We know that the War on Marijuana unnecessarily drags hundreds of thousands of people into the criminal justice system every year for having marijuana. And, because of a new ACLU report, we know that it is Blacks who are disproportionately arrested– despite the fact that Blacks and whites use marijuana at comparable rates.
But something—or someone—is missing here: Latinos.
There are 52 million Latinos in the United States, yet we cannot track whether they, too, are targeted for marijuana possession arrests at disproportionate rates. Why? Because the FBI’s Uniform Crime Reports (UCR), the federal government’s data source for national crime statistics, does not keep data on ethnicity, and thus it is impossible to determine if an arrest is of a Latino or non-Latino.
Without this data, we do not have a full picture of how the selective enforcement of marijuana laws impacts all communities of color.
First off, the racial bias in marijuana arrest rates is likely even more pronounced than what we reported last week. In The War on Marijuana in Black and White, we found that Blacks are over 3.7 times more likely to be arrested for marijuana possession – a staggering racial disparity that exists nationwide. But consider this: most Latino arrests were likely counted as “white” arrests, meaning that the white arrest rate was artificially inflated. If Latinos also have a higher arrest rate than whites (which we suspect they often do), the disparity between Black and white arrest rates would likely have been even larger.
The UCR’s failure to track Latino arrests separately also obscures the devastating impact that marijuana arrests can have on Latino communities. In New York, one of only two states for which Latino arrest data is available, Latinos are arrested at nearly four times the rate of whites. Arrests derail lives. Take Marisa Garcia, who was profiled in our report. On her 19th birthday, just before she was going to start her first year at California State Fullerton, she was caught with a tiny amount of marijuana and had to plead guilty to a possession charge. Marisa paid a hefty price: she was rejected for student financial aid because of her conviction, jeopardizing her chance to earn a college degree. The negative consequences of a marijuana conviction cannot be overstated—an arrest can also affect eligibility for public housing, employment opportunities, child custody determinations, and immigration status.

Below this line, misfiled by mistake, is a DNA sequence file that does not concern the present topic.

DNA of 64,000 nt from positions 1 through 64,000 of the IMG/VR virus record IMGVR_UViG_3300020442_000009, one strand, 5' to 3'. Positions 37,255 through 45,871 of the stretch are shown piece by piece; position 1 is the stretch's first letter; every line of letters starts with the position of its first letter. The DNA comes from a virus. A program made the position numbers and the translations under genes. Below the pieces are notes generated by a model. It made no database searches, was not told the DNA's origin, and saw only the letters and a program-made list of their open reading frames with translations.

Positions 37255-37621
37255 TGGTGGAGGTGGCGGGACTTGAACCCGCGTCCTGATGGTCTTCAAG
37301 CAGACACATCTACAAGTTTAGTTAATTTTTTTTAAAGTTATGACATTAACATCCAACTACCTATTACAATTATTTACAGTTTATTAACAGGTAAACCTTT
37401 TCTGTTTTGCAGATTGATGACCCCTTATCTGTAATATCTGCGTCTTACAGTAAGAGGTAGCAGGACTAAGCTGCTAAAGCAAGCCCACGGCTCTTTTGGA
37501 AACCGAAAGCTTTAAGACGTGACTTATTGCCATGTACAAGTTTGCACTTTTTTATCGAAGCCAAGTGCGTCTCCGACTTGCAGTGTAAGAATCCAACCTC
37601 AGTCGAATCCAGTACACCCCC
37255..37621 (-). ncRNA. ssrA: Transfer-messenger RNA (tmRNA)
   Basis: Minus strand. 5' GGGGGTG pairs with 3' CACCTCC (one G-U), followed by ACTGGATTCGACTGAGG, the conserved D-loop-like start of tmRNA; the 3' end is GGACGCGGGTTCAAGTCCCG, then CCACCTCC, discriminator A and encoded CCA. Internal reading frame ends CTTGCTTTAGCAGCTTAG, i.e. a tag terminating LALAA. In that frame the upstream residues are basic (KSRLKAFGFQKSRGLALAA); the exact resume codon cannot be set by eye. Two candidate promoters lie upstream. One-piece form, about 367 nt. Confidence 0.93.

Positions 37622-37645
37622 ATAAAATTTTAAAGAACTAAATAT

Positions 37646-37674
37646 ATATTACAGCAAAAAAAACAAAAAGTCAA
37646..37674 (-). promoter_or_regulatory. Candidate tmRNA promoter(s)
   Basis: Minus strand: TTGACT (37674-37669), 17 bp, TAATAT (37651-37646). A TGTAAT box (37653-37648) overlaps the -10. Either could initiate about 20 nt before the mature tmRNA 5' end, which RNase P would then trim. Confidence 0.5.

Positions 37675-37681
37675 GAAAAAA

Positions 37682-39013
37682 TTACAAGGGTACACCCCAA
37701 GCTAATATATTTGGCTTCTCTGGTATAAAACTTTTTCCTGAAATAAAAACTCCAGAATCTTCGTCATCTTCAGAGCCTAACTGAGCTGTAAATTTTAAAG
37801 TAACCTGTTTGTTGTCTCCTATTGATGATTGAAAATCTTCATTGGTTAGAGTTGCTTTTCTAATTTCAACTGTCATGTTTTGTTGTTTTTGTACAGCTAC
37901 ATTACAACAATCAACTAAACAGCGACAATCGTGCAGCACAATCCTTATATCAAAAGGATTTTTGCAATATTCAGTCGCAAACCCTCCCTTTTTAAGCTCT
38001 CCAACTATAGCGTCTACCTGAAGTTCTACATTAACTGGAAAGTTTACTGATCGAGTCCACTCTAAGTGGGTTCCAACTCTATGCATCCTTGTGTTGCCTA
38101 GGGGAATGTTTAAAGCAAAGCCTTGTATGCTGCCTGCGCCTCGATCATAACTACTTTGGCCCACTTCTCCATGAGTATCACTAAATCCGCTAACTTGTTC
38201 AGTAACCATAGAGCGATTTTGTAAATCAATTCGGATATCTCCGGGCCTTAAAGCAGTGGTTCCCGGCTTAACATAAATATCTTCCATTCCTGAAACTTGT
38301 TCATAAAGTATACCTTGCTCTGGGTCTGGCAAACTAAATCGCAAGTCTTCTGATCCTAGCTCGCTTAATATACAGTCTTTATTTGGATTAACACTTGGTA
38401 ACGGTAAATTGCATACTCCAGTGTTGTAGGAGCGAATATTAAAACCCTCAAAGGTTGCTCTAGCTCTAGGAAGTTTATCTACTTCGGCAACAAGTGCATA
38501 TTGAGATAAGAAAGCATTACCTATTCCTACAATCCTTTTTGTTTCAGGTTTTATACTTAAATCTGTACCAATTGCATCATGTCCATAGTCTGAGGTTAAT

The UCR’s failure to track Latino arrests as a separate category also conceals the racially targeted policing that we suspect is at play in Latino communities, just as it is in Black communities. The significant increase in marijuana arrests over the last 20 years can be attributed in part to policing strategies that concentrate on the hyper-enforcement of low-level, quality-of-life offenses predominantly in communities of color. These arrests are often carried out through aggressive stop-and-frisk and racial profiling tactics that run afoul of the Constitution.
Lawmakers are increasingly relying on data to formulate evidence-based policies to better address crime and increase public safety. But when the data fail to capture potential problems that current drug policies and police practices might be having on the Latino community, it is difficult to craft solutions. This is why it is critical that we have a clearer idea of how marijuana laws are being enforced on all people and communities.
The drug war has been anything but a war on drugs—it has been a war on people. And disproportionately, it has been a war on people of color, Latinos included, counted or not.
Click to read the ACLU’s new report The War on Marijuana in Black and White: Billions of Dollars Wasted on Racially Biased Arrests.